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How To Hunt Wolves – 10 Basic Tips & Tricks

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european wolf looking

Wolf hunting is a practice that’s almost as old as time. These animals have been hunted for close to 10,000 years, for various reasons. Some communities hunted them for sport, some to protect their livestock, and others to guarantee the survival of their people. That’s why their population drastically decreased to the point where we had to enlist them as endangered.

Before we get started, we feel obligated to let you guys know that this topic has been a polarizing issue for quite a while. Anyone active in this community will tell you they’ve been trading blows with anti-hunting groups and conservationists for what feels like eons.

And it’s easy to see their point of view, seeing as nobody really wants to live on a planet that doesn’t have a single wolf species. All we ask of them is to understand that wolf harvest is more of a management strategy to ensure that they don’t propagate to the extent they overwhelm our people.

Now that that’s out of the way, let’s get down to business.

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How To Hunt Wolves – 10 Basic Tips & Tricks

1. Follow the elk

elk eating grass
Image Credit: ArtTower, Pixabay

Wolves love bison more than they do elk. But they know they have to be a really strong pack to hunt down a bison, or else they’ll be overpowered. So to avoid the hassle, they always settle for the next best thing—the elk.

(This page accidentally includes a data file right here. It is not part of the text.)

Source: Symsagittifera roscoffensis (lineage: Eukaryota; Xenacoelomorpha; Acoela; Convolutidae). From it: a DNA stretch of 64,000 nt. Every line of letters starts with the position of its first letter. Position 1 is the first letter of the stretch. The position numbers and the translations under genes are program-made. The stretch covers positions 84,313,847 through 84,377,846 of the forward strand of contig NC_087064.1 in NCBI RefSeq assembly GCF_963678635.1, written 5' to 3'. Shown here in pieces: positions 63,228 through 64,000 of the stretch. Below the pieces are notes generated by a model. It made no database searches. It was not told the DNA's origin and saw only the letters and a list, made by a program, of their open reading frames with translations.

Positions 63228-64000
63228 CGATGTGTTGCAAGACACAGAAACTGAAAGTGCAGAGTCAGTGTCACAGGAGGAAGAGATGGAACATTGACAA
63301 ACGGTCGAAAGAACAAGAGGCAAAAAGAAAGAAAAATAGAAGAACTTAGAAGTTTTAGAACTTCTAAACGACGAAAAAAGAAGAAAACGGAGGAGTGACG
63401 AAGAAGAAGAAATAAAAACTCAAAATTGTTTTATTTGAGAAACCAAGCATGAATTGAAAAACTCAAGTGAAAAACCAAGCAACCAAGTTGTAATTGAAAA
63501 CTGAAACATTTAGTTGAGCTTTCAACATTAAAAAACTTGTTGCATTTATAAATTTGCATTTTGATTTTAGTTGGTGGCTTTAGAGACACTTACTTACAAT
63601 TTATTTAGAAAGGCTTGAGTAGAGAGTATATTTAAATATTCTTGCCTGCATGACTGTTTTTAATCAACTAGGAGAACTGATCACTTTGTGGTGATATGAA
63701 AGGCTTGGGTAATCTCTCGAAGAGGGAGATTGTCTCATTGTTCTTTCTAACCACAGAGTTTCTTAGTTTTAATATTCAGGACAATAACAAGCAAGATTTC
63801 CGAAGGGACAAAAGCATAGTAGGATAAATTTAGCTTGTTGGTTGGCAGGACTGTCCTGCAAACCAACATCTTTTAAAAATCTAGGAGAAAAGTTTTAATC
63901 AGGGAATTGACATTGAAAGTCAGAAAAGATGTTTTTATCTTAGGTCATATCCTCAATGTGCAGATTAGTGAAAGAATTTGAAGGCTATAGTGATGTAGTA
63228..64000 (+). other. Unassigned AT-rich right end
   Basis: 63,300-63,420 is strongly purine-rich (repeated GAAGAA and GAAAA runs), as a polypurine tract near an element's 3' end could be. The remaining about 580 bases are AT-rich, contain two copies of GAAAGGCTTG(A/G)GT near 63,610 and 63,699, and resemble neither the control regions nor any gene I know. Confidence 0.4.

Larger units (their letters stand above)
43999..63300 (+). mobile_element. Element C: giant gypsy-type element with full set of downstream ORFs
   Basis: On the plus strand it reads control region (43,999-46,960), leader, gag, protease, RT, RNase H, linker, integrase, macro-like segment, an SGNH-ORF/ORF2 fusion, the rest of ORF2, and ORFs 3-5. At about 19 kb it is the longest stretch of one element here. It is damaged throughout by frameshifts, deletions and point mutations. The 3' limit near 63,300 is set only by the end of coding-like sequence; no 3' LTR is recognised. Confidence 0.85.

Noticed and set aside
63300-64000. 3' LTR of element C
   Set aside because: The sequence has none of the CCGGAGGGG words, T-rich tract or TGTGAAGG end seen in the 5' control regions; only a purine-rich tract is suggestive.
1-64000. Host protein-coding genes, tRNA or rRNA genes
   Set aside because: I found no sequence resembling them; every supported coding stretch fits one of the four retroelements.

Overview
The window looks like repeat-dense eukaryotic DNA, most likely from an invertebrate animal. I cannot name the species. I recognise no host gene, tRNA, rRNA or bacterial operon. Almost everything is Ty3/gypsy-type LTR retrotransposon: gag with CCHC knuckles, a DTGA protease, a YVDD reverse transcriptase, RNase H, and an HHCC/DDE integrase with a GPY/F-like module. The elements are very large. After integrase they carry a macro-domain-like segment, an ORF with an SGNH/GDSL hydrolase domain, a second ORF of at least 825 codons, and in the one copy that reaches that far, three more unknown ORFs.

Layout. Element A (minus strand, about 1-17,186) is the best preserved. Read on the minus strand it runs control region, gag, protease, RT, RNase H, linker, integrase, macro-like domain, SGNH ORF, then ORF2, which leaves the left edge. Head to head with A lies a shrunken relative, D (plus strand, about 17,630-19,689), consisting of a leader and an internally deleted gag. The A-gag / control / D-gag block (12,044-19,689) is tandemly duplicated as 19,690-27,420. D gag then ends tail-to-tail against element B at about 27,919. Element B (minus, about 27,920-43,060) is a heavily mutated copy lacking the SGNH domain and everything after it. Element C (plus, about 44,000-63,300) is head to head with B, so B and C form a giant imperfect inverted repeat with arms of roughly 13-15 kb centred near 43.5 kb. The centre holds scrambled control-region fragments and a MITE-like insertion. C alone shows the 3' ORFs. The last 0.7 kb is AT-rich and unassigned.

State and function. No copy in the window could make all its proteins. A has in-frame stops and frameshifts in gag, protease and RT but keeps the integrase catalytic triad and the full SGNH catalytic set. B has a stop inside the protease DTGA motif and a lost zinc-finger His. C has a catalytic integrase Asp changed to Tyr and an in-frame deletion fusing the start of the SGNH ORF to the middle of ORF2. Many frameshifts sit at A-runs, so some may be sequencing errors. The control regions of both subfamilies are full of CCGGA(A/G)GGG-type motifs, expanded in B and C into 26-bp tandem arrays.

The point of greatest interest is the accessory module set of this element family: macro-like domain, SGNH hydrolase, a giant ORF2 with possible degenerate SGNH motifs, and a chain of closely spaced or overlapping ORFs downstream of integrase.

What makes elk the ideal prey is their relatively small size, and non-aggressive nature. Of course, they’ll put up a fight when attacked, but not the way the bison would. In addition, a mature elk will guarantee a setting for an entire pack, which usually consists of up to 10 wolves.

So instead of tracking the wolf, track its food. Look for a herd that’s oblivious to what’s happening around them, because that’s when the predator strikes. If there are no elk in your state, but the white-tailed deer is a native, go to their yarding areas.

You can also keep an ear to the ground for information on livestock owners grappling with wild animal attacks. Chances are, there are wolves causing problems in those areas.

2. Pattern the animal

european wolf
Image Credit: Pixel-mixer, Pixabay

We don’t know if you knew this, but all game animals can be patterned. Even though some of them are sly, at the end of the day, all animals are creatures of habit. No matter how hard they try to avoid certain routes, they’ll still create a new pattern and end up using the same crossings or travel routes.